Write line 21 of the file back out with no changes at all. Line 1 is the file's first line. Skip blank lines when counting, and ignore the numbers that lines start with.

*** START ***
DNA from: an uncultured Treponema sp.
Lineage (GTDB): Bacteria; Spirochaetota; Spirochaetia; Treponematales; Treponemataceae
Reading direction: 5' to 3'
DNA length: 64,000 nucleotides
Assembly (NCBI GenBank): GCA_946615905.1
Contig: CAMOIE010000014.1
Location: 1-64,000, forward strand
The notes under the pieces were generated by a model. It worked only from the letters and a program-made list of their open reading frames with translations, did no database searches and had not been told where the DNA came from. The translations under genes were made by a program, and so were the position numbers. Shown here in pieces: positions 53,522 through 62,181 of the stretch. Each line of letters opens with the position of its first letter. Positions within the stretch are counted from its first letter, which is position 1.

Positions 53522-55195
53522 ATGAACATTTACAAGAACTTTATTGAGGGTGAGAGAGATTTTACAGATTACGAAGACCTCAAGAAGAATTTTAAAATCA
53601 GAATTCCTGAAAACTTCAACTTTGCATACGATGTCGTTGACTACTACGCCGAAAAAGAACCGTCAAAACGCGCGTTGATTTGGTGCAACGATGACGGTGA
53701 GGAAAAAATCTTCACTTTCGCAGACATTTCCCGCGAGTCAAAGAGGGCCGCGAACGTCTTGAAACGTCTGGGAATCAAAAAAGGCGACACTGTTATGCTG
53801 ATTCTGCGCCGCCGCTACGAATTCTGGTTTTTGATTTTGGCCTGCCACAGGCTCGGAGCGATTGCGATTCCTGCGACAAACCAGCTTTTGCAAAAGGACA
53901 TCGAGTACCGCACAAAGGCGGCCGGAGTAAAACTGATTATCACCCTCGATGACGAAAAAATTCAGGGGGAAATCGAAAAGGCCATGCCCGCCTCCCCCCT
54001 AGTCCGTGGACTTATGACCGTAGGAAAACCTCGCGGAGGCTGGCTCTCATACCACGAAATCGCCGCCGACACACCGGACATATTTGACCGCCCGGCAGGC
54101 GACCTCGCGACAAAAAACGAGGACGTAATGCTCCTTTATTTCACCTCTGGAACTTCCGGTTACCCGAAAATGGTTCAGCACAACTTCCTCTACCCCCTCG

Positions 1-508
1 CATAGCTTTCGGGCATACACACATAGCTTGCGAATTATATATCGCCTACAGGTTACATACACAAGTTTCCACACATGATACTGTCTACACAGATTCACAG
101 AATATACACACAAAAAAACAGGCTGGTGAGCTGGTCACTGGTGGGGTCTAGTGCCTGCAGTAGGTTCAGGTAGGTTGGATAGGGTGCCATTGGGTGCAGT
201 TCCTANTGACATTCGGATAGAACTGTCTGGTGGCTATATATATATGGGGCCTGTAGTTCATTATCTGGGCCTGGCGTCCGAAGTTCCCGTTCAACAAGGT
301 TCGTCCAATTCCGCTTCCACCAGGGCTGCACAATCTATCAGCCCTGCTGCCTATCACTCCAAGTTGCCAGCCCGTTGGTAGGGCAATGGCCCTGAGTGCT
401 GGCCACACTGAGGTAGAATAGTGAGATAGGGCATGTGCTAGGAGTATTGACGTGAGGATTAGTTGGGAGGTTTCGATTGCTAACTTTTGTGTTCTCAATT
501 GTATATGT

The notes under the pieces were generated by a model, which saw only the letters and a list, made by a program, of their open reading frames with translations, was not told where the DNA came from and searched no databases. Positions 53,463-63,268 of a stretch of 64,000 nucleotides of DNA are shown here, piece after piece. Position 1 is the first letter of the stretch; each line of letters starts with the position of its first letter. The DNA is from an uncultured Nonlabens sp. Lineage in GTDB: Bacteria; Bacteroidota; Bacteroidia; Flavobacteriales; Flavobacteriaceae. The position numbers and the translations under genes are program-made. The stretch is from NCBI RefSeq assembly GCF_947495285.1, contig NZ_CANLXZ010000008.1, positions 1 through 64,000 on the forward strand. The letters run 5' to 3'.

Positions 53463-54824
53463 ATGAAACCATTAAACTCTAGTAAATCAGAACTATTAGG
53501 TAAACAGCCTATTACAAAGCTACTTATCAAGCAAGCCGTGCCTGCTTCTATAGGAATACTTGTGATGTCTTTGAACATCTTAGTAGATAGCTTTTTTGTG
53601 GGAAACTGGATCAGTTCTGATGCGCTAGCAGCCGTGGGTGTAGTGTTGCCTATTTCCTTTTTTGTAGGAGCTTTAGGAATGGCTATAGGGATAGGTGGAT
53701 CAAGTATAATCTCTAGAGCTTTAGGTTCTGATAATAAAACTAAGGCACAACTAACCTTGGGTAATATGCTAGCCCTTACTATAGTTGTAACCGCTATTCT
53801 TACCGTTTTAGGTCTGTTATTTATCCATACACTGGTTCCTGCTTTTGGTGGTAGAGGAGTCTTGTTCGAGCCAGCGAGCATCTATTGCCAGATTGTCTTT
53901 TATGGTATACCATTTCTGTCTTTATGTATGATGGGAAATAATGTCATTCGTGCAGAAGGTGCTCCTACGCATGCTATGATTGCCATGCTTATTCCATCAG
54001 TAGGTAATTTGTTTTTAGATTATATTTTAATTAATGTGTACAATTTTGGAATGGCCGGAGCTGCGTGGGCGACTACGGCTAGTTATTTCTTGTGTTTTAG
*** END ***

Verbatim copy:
301 TCGTCCAATTCCGCTTCCACCAGGGCTGCACAATCTATCAGCCCTGCTGCCTATCACTCCAAGTTGCCAGCCCGTTGGTAGGGCAATGGCCCTGAGTGCT